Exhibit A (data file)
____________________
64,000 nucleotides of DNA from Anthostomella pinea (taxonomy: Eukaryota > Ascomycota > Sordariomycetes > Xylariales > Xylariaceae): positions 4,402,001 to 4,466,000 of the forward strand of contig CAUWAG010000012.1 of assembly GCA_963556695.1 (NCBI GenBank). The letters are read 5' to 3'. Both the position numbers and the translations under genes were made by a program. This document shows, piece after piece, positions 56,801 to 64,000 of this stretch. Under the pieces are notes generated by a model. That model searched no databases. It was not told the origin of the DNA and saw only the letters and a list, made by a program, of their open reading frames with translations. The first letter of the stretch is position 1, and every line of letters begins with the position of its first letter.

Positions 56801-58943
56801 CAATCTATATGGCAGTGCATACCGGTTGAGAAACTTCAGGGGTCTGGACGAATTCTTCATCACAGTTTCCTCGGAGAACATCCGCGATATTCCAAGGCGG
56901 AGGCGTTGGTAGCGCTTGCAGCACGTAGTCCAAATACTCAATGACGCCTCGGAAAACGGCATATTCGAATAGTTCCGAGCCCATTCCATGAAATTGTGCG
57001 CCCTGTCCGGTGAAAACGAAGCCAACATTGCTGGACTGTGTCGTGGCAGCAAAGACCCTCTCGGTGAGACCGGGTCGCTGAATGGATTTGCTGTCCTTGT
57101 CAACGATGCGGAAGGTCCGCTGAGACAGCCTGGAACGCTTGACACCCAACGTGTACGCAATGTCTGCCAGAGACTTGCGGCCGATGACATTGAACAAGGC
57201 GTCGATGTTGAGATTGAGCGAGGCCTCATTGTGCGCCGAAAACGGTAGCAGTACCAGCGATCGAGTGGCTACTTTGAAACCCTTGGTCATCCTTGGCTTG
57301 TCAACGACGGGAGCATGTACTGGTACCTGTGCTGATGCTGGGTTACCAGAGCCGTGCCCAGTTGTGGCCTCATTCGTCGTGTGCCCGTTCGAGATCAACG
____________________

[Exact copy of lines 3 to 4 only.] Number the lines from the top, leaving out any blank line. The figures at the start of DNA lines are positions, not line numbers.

56801 CAATCTATATGGCAGTGCATACCGGTTGAGAAACTTCAGGGGTCTGGACGAATTCTTCATCACAGTTTCCTCGGAGAACATCCGCGATATTCCAAGGCGG
56901 AGGCGTTGGTAGCGCTTGCAGCACGTAGTCCAAATACTCAATGACGCCTCGGAAAACGGCATATTCGAATAGTTCCGAGCCCATTCCATGAAATTGTGCG